court agrees. Plaintiffs Complaint advances five counts, each
of which rests on the same theory-that Preston invented out
of whole cloth the threats and assault in order to get back
at Plaintiff for opposing Cox's re-election. The Superior
Court actually and necessarily found against Plaintiff on
those issues, and, consequently, the doctrine of res judicata
requires treating those adverse findings as uncontested in
this case. As a result, Plaintiff cannot prove the facts
underlying the claims he advances in this
court. Accordingly, the court grants
Defendants' Motions for Summary Judgment.
Douglas Masseyis a member of Defendant American Federation of
Government Employees ("AFGE"). See Del
Preston's Mot. for Summ. J., ECF No. 35, Mem. in Supp.,
ECF No. 36 [hereinafter Preston Mot.], at 1, 4. In 2015,
Plaintiff was elected to serve as Second Vice President for a
local chapter of AFGE, Local 17. Id. at 4. At that
time, Defendant William A. Preston was the President of Local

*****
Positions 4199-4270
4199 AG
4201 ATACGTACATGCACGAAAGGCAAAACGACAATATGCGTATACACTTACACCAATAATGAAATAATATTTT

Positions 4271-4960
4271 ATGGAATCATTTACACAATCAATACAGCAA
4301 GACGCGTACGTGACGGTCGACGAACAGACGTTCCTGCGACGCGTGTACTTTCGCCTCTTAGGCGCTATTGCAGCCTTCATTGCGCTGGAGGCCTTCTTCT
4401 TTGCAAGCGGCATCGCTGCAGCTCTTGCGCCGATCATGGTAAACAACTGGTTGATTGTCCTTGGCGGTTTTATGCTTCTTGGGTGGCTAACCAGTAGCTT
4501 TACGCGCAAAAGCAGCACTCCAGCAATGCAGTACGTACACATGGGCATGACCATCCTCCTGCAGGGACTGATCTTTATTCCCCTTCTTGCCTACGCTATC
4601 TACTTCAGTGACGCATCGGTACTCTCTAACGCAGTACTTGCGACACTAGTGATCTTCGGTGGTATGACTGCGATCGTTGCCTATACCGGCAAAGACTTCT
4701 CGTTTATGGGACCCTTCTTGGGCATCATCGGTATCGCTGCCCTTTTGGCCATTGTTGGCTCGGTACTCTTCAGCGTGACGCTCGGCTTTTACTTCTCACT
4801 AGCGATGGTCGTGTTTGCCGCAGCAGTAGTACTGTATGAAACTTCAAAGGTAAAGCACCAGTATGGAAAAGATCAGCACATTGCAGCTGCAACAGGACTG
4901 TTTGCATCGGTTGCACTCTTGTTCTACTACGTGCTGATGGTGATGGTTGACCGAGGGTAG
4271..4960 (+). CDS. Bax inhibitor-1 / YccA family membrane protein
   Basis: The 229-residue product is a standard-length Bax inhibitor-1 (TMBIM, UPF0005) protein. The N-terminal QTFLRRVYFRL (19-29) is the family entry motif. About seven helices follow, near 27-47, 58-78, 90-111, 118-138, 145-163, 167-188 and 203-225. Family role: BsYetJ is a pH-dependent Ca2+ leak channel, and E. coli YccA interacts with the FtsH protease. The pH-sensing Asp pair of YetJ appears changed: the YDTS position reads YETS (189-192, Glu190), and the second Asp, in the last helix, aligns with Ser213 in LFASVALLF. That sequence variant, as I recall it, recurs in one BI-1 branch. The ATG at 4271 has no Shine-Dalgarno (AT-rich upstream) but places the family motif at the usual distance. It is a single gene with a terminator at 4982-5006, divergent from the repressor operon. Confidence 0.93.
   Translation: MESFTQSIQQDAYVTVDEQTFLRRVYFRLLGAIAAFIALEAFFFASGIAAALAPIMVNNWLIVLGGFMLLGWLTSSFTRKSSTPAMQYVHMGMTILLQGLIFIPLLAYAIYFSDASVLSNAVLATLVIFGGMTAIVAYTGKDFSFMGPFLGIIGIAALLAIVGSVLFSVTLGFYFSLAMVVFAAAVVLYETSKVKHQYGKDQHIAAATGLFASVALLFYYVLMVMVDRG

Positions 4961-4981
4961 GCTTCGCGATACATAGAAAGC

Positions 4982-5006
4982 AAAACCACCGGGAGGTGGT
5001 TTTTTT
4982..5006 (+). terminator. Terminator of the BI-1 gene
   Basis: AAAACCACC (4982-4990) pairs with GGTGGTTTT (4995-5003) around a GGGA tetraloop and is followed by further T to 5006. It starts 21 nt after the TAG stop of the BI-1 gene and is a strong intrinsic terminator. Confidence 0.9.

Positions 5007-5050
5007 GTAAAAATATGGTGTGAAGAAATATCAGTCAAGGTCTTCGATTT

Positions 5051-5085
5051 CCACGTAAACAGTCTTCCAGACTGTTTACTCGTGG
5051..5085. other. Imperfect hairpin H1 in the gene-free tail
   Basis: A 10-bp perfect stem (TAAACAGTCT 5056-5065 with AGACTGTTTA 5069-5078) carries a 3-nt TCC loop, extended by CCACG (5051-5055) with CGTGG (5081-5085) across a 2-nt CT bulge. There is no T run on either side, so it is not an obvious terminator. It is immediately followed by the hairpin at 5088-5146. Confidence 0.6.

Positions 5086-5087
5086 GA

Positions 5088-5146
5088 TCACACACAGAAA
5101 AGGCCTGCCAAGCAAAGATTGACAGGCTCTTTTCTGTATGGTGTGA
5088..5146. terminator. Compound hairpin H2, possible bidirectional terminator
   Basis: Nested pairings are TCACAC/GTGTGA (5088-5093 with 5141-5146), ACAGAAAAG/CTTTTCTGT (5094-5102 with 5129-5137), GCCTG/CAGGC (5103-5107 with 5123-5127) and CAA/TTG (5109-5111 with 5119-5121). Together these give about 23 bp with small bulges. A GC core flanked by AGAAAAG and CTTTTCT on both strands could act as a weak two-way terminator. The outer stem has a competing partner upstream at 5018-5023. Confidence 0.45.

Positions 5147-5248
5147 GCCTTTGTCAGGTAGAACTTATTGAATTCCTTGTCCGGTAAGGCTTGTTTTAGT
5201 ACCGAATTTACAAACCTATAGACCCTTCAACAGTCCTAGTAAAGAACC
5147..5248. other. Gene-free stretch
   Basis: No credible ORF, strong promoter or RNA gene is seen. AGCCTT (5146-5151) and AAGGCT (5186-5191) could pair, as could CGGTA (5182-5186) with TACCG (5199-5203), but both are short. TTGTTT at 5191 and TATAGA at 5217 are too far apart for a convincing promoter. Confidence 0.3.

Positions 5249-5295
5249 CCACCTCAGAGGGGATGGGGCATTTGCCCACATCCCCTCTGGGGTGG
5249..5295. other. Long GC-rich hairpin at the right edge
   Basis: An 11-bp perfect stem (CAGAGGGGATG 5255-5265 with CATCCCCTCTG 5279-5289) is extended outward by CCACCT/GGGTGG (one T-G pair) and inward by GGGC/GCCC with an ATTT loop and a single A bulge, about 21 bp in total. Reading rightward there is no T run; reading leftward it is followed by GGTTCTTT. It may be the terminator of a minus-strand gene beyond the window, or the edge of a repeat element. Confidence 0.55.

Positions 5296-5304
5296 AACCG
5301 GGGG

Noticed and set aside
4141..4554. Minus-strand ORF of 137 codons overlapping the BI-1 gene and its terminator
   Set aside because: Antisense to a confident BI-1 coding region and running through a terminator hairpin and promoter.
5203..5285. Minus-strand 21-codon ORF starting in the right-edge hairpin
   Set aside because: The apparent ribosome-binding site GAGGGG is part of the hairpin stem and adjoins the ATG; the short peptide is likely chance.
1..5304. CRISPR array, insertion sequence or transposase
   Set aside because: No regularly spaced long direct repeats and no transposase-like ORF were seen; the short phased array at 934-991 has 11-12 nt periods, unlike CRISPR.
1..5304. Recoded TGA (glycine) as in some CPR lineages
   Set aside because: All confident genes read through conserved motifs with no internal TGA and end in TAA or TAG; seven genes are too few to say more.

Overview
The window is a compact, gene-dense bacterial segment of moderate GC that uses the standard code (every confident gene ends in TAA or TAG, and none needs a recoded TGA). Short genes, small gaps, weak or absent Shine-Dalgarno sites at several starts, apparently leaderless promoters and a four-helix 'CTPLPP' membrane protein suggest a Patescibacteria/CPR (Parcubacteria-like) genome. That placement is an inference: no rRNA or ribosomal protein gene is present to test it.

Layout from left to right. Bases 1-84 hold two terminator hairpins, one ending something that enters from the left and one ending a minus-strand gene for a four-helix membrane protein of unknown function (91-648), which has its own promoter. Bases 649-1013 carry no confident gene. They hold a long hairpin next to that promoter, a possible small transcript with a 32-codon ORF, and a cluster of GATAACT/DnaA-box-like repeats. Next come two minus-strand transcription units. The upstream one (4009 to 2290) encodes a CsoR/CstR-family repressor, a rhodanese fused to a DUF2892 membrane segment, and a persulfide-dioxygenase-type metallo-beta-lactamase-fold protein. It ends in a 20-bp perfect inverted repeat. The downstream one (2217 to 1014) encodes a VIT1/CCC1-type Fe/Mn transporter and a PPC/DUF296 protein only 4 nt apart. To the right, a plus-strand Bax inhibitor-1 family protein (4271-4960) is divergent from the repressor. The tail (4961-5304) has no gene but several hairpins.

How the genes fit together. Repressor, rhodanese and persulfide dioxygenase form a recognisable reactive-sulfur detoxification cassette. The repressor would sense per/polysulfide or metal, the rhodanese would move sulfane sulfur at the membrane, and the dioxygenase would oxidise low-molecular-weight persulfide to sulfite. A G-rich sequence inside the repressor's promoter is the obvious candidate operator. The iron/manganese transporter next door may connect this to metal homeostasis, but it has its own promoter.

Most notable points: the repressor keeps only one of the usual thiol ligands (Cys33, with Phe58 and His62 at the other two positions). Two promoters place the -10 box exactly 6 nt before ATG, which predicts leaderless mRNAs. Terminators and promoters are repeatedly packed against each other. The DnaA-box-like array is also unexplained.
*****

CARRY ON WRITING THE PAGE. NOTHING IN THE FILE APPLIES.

17. Id. At some point in 2015, a rift developed
between Plaintiff and Preston, stemming in part from
Plaintiffs opposition to the re-election campaign of
AFGE's incumbent President, Daniel Cox. Id. at
4-5. Both Plaintiff and Preston were elected as delegates to
AFGE's 2015 National Convention ("Convention"),
held in Orlando, Florida, in August 2015. Id. at
the acrimony between Plaintiff and Preston would come to a
head, culminating in a physical confrontation atthe
Convention hotel. See Preston Mot., Ex. l, ECFNo.
36-1 [hereinafter Trial Tr.], at 67-74. Both men recount the
episode quite differently. According to Preston, while he was
tending to his official duties at the Convention, he noticed
Plaintiff and smiled at him. Plaintiff immediately approached
him, said "get that bullshit smile off your face, "
and then grabbed him by the back of the neck and said
"don't threaten me." Id., at 70-73.
After talking to his wife, Preston then reported the incident
first to the AFGE Sergeant-at-Arms Committee and then to
hotel security and the police. Id. at 73-75, 119-21.
Plaintiff, for his part, admits that there was a
confrontation at the hotel, but denies that he threatened or